Friday, December 9, 2011

DVD: The Love We Make

Just released on DVD is The Love We Make, a documentary film directed by Albert Maysles and Bradley Kaplan. This ninety-four minute narrative follows Paul McCartney's activities and encounters during the days post-September 11, 2011 in New York City.

From the introduction, we learn that McCartney was on a jet waiting on the tarmac to take off when the 9/11 attacks occurred. The flight was postponed and he got to feel first hand what the great city was going through during those chaotic and emotional times.

In footage shot from October 12th to 23rd in 2011, we follow McCartney as he rehearses numbers with his band and does interviews with Dan Rather from 60 Minutes, Pat O'Brien from Access Hollywood and Howard Stern. We also see McCartney interacting with his driver George between brief strolls along the streets of Manhattan, meeting with fans and having casual conversations with people he encounters.

The later half of the film focuses on the Concert For New York, giving us a behind the scenes glimpse as McCartney waits to perform. We see him interact with old friends like James Taylor and Elton John, as well as his daughter Stella, actors Jim Carrey and Harrison Ford, and former President Bill Clinton. Sprinkled through out this section are moments from the Concert, including performances by Eric Clapton, Mick Jagger and Keith Richards, Billy Joel, Bon Jovi and more.

Maysles has experience shooting documentary style pieces of rock stars. He was the cinematographer on the Rolling Stone's 1970 film Gimme Shelter and also documented one of McCartney's earliest visits to the US as a musician in 1964's What's Happening! The Beatles in the U.S.A.. With this film, he opts to shoot everything in black and white, giving the piece a touch of a simpler, gentler time. The only time things slip into color is when he incorporates footage from TV interviews like 60 Minutes or from the actual Concert For New York.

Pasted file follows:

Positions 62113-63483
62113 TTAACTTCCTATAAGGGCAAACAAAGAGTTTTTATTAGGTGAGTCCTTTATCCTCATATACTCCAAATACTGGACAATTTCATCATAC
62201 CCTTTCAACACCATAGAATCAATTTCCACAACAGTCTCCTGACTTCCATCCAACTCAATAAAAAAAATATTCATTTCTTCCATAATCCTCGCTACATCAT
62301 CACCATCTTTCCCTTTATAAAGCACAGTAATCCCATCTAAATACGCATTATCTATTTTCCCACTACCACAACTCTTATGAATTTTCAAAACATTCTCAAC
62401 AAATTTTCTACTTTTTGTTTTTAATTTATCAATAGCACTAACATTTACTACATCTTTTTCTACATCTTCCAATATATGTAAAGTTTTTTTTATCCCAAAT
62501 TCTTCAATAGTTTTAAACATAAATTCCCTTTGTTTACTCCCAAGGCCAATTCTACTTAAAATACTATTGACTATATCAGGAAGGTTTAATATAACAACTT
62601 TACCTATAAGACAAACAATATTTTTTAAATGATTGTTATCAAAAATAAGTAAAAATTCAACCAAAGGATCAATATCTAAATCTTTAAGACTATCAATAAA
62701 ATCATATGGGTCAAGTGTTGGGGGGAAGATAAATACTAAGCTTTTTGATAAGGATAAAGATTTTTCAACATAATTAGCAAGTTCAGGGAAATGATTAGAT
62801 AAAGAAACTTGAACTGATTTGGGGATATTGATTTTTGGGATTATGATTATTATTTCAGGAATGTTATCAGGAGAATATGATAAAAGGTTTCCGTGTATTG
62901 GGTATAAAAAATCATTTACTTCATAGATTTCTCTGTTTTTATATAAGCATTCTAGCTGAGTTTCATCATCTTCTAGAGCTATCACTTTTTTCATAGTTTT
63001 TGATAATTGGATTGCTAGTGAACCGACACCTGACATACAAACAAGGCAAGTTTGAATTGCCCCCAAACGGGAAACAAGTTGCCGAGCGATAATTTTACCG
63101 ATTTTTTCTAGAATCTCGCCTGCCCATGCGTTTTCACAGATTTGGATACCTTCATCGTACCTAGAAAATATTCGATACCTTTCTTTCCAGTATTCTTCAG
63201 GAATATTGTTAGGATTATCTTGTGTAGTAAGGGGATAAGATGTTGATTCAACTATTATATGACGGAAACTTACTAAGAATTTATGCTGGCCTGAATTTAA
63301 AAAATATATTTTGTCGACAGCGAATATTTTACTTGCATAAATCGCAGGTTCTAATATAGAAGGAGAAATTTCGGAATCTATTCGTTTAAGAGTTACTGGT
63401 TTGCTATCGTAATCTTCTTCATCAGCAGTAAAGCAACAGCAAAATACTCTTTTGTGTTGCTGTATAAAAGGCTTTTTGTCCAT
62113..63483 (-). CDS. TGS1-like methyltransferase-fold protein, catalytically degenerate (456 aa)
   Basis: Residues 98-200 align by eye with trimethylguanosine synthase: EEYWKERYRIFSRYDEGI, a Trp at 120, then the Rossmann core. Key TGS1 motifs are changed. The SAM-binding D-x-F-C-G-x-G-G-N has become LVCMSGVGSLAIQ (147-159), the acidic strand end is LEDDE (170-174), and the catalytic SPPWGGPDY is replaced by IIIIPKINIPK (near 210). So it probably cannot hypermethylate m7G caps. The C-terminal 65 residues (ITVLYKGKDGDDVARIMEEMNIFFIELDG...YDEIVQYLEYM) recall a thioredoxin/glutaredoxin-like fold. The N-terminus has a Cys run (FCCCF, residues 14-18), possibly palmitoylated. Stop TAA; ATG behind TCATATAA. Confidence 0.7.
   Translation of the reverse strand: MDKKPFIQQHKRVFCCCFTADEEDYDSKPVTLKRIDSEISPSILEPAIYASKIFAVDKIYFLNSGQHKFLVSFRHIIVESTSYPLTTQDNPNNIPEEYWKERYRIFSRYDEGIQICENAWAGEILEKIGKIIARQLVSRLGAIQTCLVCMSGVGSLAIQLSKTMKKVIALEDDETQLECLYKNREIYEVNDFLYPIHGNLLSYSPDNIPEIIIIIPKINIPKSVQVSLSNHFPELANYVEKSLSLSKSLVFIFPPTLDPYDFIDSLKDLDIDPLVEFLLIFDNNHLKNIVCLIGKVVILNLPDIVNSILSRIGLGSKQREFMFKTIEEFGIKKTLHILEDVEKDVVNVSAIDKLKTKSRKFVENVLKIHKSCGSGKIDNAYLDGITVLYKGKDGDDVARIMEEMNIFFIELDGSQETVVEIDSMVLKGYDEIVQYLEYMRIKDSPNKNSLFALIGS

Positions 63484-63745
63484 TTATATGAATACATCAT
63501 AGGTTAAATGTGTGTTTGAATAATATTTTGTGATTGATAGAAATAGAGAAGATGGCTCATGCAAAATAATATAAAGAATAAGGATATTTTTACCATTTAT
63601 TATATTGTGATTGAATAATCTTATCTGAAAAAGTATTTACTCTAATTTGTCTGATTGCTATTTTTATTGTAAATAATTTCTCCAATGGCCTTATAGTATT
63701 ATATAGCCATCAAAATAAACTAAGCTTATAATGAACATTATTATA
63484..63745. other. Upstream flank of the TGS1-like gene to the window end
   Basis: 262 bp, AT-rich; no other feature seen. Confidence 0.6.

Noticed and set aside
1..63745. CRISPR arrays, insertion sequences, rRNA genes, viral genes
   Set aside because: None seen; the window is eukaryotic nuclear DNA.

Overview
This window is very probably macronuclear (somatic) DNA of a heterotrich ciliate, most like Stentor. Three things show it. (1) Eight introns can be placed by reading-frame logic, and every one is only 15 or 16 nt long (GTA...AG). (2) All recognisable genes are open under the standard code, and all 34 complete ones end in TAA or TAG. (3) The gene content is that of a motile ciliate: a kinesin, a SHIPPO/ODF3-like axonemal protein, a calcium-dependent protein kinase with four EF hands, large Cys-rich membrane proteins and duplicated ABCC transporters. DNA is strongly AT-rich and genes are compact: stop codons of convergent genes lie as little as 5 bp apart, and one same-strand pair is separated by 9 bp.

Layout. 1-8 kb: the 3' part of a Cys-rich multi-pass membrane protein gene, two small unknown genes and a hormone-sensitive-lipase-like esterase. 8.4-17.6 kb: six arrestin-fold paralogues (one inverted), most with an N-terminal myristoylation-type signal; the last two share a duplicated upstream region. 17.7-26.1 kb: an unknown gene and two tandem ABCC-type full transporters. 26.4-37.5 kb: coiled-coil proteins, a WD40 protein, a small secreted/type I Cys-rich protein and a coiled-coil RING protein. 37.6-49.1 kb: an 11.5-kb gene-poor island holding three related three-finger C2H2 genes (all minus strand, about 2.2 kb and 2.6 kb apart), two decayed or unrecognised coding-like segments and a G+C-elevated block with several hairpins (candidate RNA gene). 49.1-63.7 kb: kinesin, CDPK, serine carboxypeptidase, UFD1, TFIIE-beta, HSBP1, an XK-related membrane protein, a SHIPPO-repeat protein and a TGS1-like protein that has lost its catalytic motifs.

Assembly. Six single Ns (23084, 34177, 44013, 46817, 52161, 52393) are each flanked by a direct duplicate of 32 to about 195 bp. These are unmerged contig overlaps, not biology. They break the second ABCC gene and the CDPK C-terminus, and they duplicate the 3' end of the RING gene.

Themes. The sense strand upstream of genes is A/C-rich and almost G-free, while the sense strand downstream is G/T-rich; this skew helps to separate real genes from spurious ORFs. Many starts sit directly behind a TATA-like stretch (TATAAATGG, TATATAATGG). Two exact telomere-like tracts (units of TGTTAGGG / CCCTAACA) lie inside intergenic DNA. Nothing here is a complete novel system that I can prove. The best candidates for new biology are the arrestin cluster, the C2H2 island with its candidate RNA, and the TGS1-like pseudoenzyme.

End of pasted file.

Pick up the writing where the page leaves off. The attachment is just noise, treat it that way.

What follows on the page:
I took a couple things away from my viewing of The Love We Make.

First, seeing McCartney at then-age 59 contrasts a bit with the Beatle of the 60's and Wings leader of the 70's with whom I grew up. You can see the effects of time slowly moving in on this musical legend, but it does not slow him down too much. He comes across as very amicable and approachable, especially seen with his interactions with perfect strangers on the streets. Still, you can see that his years of experience provide him great wisdom when it comes to handling those situations. He clearly knows when it is time to make an exit and he is very gracious in doing so.

Second, it is interesting to see McCartney the celebrity when he is interacting with the media and other celebrities. Again, he comes off very warm and friendly. Some of my favorite moments include seeing him with Ozzy Osbourne, and I liked seeing McCartney's impressions of people when he speaks about them. He is very funny and charming.

Finally, I got a real sense of how well respected and thought of McCartney is, both by layman and those in the industry. Everyone seems to like him well enough and feel honored to be in his presence. Now, maybe some of that had to do with the ever-present camera but there are moments when it is clear the camera was not a factor; we see moments that appear true and organic.

If you are looking for a film that highlights mostly McCartney's music and performances, this might not be the best fit. While he does perform numbers like "I'm Down", "Yesterday", “Let It Be” and "Freedom", this is not a purely musical piece. This is very much a portrait of the man during the time of a key event in this new century. It shows how one man, albeit a very famous one, attempts to provide what he can to a city and a country that were hurting in the wake of a tragedy.

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